Pattern builds upon pattern. Whatever you start with effects and limits everything that follows whether we are talking about masonry bricks and stone or Eukaryotic cells and organic molecules. A different starting point or ‘decision’ at any point in the process, effects every ‘decision’, or even possibility, there after, effects the likelihood of what is to follow, shapes the possibilities, the future, through the evolutionary process…but does not determine it. To speculate whether other amino acid groups are theoretically possible does nothing to change the course we are on. The capacities and characteristics of your most basic components set the stage for all that follows, the brick analogy only takes you so far. Bricks, no matter what you do with them, are very limited in what they can create…how they will ‘behave’ when structured as a wall. They do not, when combined into a structure, acquire properties that no single brick had before their assembly…their futures were ‘decided’ the moment they were made into bricks. They remain bricks. Continue reading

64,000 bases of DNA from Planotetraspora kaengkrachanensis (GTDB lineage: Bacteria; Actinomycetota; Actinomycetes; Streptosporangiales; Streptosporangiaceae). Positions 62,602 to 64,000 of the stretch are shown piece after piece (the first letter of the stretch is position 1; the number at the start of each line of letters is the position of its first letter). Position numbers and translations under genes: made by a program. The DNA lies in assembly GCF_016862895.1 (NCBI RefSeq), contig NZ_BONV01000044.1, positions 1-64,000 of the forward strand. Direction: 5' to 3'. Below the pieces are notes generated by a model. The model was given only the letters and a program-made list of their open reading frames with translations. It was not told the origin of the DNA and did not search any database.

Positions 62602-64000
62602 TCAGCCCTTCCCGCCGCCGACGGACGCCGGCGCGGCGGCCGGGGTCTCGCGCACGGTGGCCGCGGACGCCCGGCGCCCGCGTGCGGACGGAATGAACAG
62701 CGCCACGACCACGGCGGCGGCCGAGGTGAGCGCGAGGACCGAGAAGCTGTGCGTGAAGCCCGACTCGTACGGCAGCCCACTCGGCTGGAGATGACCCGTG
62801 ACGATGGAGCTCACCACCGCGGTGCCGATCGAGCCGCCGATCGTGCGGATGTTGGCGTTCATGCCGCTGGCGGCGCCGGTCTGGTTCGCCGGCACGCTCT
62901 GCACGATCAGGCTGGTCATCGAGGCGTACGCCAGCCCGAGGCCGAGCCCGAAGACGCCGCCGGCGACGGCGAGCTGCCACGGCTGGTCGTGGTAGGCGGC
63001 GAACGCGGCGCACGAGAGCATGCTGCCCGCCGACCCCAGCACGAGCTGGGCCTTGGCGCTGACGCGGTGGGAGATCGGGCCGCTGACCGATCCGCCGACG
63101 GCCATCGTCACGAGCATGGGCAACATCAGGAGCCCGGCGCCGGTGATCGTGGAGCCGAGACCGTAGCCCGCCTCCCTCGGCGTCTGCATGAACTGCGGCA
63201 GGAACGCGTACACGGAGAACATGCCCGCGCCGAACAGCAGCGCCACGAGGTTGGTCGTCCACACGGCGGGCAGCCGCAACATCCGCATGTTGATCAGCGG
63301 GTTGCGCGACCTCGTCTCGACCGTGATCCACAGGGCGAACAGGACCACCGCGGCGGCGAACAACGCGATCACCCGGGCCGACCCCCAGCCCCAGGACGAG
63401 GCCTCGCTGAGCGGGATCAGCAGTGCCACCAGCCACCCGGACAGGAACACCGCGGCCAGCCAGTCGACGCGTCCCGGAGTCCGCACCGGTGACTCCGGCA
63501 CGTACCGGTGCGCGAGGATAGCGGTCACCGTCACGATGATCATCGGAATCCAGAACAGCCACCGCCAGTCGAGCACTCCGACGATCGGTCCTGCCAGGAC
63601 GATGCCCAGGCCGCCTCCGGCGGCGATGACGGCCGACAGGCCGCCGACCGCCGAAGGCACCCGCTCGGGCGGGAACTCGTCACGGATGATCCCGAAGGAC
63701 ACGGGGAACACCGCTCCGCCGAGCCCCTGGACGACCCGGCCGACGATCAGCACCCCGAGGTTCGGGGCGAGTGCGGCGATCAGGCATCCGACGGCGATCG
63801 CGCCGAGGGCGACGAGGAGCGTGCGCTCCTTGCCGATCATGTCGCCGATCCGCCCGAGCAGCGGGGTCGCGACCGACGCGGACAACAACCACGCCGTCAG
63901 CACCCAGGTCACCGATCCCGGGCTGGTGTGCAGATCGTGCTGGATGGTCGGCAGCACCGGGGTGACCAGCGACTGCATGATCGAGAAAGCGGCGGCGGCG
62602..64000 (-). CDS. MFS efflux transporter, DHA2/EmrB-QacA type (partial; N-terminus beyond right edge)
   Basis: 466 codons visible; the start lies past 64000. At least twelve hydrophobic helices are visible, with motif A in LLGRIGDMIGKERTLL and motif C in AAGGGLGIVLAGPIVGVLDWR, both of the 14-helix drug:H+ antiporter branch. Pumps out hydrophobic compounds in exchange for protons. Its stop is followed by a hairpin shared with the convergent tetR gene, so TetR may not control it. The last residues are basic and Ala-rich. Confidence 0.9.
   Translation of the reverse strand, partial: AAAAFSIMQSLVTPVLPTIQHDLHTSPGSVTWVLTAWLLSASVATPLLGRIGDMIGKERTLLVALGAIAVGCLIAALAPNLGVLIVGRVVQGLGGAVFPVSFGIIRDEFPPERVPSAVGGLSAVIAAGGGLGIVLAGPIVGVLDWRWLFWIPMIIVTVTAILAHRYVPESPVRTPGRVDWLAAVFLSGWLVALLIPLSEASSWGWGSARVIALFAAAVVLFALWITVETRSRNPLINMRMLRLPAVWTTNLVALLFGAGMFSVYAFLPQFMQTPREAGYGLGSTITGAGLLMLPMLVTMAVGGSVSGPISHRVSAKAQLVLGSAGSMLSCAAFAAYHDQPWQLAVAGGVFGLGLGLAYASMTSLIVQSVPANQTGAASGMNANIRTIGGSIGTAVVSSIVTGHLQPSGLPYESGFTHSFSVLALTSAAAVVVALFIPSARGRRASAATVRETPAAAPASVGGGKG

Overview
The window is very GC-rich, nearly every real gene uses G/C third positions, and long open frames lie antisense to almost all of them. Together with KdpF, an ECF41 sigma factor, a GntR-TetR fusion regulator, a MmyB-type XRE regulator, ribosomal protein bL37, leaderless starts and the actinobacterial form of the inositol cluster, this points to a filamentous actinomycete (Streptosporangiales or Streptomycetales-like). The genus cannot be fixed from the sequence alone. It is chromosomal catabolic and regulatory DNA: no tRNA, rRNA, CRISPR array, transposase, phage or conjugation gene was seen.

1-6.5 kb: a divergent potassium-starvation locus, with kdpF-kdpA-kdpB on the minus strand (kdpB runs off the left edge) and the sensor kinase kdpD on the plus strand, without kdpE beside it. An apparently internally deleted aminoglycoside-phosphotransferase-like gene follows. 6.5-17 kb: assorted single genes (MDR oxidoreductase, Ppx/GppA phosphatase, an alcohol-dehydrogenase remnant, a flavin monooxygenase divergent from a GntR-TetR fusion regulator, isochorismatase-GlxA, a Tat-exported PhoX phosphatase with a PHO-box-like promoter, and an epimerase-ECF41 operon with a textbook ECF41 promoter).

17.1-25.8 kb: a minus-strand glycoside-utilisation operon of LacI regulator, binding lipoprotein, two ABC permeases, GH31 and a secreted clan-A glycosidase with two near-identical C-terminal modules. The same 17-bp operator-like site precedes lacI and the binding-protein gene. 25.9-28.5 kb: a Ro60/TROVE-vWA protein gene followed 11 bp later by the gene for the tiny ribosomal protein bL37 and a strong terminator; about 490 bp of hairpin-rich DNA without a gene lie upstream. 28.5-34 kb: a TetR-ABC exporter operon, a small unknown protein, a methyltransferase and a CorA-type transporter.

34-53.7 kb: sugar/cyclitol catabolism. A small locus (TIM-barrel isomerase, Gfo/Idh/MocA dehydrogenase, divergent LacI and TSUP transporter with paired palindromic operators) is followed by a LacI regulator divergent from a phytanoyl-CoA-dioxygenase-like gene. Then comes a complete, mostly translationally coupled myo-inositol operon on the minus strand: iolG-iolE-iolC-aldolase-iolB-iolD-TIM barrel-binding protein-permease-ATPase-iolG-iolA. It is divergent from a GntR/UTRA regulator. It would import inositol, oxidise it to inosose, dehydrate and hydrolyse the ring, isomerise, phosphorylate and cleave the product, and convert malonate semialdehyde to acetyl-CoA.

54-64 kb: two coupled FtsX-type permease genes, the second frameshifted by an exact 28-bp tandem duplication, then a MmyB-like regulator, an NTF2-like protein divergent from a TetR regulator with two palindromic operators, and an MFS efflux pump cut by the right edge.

Because the pace of change in our scientific understanding of our world, and the technology which follows it, is increasing at greater rates in recent decades than at any other time in our history, it has become ever so more important that we have at least some basic understanding of that science and technology, that we as a society wield in this world…without this, we are literally blundering in the dark, blindly upsetting systems and cycles, upon which our lives depend, with little understanding of our responsibility for the decline or grasp of our own agency in setting the world back to rights. The advancement of science is an outgrowth of our curiosity as a society. It is a look behind the ‘curtain’ that too many of us take for granted. The technologies that spring from these scientific advances carry with them consequences which amplify our individual impacts while providing us with promised advantages through a marketplace that too often only wants to sell and profit from its latest innovation, with little concern for its overall impacts. As long as our basic world view, our grasp of science, remains stuck in the past, in the more ‘simple’ classical world of its roots, we are more easily swayed by advertisers and pitchmen who’s business demands that we not look too deeply. We are not, and can never be, ‘experts’ in every field. The demands and rigors of scientific advancement have a very high bar, but it is essential, especially in these days, that we understand basic concepts, that we have some grasp of how science has redefined the world making possible those technologies which we either wield clumsily, like a weapon of destruction, or more tactfully and respectfully like a surgeon and healer. As long as science remains esoteric and remote, ourselves ignorant of its ‘message’ and, by extension, ignorant of our own impact on the world, we place all things at risk. Continue reading